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Agronomy Journal Abstract -

Tolerance of Bentgrass to Dates and Frequency of Preemergence Herbicide Treatments1


This article in AJ

  1. Vol. 79 No. 6, p. 992-996
    Received: Jan 16, 1987

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  1. B. J. Johnson2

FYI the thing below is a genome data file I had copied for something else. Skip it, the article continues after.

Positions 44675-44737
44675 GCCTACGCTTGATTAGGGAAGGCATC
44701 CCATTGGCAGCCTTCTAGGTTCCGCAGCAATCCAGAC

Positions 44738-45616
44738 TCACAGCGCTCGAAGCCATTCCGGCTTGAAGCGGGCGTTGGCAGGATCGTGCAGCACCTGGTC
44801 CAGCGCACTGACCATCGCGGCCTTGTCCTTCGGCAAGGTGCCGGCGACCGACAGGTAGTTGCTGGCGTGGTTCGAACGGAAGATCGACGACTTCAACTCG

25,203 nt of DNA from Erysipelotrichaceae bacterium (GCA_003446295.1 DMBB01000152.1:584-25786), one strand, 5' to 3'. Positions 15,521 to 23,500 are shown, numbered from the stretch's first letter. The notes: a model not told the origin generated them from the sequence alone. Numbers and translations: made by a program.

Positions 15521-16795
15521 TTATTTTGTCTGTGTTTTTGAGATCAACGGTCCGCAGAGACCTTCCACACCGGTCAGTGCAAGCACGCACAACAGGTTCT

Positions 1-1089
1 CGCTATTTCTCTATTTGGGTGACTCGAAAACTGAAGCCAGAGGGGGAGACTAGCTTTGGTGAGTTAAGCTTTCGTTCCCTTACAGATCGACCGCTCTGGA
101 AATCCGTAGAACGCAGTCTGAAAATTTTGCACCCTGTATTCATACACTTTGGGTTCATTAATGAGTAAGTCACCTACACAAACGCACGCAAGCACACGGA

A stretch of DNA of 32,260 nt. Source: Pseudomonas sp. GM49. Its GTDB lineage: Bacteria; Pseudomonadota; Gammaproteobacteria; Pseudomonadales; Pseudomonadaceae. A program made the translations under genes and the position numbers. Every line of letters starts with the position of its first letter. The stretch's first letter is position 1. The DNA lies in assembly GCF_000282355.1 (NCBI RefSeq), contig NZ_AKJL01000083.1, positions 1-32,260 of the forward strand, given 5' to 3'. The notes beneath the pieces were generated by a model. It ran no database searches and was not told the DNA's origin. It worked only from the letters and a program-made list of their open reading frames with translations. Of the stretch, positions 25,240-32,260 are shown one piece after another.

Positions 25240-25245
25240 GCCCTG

Creeping bentgrass (Agrostis palustris Huds.) use for golf greens is rapidly expanding in the South where heat and drought stress is higher for this species. To maintain a good quality weed-free turfgrass, herbicides are often necessary. The purpose of this research was to determine the tolerance of ‘Penncross’ creeping bentgrass greens to herbicides applied on different dates and at different frequencies. Herbicides were applied in a randomized complete-block design to artificial rootzone greens at two separate locations. Applications of oxadiazon [3-[2,4-dichloro-5-(l-methylethoxpy)henyl]-5-(l,l-dimethylethyl)-1,3,4-oxadiazol-2-(3-one}], bensulide [O,Obis(l-methylethyl)S-[2-[(phenylsulfonyl)aminojethyl]phosphoro-dithioate] plus oxadiazon, and benefin [N-butyl-N-ethyl-2,6-dinitro-4-(trifluoromethyl)benzenamine] plus oxadiazon caused slight to moderate bentgrass shoot discoloration, but the grass fully recovered with no stand loss during the year of treatment. In general, herbicides applied in early March did not discolor bentgrass as much as they did when applied in early April. There was no advantage in bentgrass tolerance with split applications at reduced rates when compared to a full single rate. In several instances, discoloration was higher from split applications (March and May or April and June) at reduced rates for oxadiazon and benefin plus oxadiazon than when the chemicals were applied as a single full rate (March or April). These studies show that oxadiazon alone or in combination with either bensulide or benefin can be used on Penncross creeping bentgrass if some foliage discoloration can be tolerated. Some injury may occur regardless of location and time of year.

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